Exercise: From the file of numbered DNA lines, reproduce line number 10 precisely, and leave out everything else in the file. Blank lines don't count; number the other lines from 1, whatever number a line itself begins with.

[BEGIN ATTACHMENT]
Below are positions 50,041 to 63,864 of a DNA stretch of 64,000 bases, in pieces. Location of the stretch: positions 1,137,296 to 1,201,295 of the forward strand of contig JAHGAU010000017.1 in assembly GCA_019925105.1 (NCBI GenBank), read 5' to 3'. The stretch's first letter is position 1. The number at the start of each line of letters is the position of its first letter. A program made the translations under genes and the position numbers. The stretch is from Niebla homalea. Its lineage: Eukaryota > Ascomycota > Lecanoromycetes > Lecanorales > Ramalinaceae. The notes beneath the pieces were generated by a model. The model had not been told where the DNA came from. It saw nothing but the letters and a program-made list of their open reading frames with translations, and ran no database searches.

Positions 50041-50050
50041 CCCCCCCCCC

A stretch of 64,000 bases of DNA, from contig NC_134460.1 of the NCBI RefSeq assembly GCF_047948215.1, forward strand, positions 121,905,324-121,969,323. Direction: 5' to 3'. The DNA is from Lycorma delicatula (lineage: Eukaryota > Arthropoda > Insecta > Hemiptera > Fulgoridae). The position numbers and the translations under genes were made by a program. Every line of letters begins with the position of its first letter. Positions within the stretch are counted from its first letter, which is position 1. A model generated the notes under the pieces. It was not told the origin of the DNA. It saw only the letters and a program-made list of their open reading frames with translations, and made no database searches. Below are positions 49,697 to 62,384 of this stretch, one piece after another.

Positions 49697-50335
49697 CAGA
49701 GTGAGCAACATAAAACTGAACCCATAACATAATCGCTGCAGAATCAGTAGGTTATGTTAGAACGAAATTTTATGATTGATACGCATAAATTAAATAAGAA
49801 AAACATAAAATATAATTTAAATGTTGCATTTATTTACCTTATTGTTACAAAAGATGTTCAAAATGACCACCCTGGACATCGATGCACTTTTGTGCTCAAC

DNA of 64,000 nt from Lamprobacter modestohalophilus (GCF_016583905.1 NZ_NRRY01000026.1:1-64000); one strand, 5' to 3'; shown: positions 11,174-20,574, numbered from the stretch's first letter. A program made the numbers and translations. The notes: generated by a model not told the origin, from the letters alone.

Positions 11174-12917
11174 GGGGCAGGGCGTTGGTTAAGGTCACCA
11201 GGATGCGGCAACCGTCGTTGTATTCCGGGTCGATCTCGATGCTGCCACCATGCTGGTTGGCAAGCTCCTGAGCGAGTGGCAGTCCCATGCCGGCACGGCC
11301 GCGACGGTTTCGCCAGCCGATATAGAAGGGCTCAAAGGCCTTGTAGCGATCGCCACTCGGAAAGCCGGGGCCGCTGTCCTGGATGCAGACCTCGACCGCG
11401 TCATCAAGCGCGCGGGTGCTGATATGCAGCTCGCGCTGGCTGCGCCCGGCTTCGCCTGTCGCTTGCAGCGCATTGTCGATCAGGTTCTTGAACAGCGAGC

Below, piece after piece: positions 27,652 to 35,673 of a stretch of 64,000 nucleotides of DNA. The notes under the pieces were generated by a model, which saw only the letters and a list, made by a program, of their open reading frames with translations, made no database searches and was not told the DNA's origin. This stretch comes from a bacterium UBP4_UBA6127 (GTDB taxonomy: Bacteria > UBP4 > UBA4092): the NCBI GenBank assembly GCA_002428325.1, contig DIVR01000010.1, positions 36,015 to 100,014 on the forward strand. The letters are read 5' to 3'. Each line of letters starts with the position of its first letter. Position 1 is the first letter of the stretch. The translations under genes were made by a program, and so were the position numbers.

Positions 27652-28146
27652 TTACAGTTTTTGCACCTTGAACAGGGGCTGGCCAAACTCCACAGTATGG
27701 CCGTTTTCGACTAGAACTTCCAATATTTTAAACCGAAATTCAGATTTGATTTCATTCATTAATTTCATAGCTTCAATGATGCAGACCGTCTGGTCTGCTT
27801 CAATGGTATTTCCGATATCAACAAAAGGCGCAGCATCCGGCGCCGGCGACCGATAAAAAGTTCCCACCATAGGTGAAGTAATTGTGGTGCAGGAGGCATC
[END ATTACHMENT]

Positions 11174-12917